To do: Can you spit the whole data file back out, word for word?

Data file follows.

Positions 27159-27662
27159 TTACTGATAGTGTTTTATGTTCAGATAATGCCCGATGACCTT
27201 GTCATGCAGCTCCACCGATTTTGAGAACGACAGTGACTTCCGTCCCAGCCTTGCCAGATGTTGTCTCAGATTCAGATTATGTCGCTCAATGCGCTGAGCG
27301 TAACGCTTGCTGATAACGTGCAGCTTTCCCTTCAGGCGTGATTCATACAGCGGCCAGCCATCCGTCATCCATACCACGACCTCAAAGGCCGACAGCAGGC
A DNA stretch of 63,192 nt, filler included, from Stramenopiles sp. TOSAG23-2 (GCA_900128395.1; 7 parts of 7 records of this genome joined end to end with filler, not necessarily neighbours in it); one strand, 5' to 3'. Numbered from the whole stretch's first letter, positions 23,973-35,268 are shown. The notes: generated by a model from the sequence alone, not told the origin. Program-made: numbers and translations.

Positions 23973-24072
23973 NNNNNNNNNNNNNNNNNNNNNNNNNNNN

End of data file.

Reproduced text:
Positions 27159-27662
27159 TTACTGATAGTGTTTTATGTTCAGATAATGCCCGATGACCTT
27201 GTCATGCAGCTCCACCGATTTTGAGAACGACAGTGACTTCCGTCCCAGCCTTGCCAGATGTTGTCTCAGATTCAGATTATGTCGCTCAATGCGCTGAGCG
27301 TAACGCTTGCTGATAACGTGCAGCTTTCCCTTCAGGCGTGATTCATACAGCGGCCAGCCATCCGTCATCCATACCACGACCTCAAAGGCCGACAGCAGGC
A DNA stretch of 63,192 nt, filler included, from Stramenopiles sp. TOSAG23-2 (GCA_900128395.1; 7 parts of 7 records of this genome joined end to end with filler, not necessarily neighbours in it); one strand, 5' to 3'. Numbered from the whole stretch's first letter, positions 23,973-35,268 are shown. The notes: generated by a model from the sequence alone, not told the origin. Program-made: numbers and translations.

Positions 23973-24072
23973 NNNNNNNNNNNNNNNNNNNNNNNNNNNN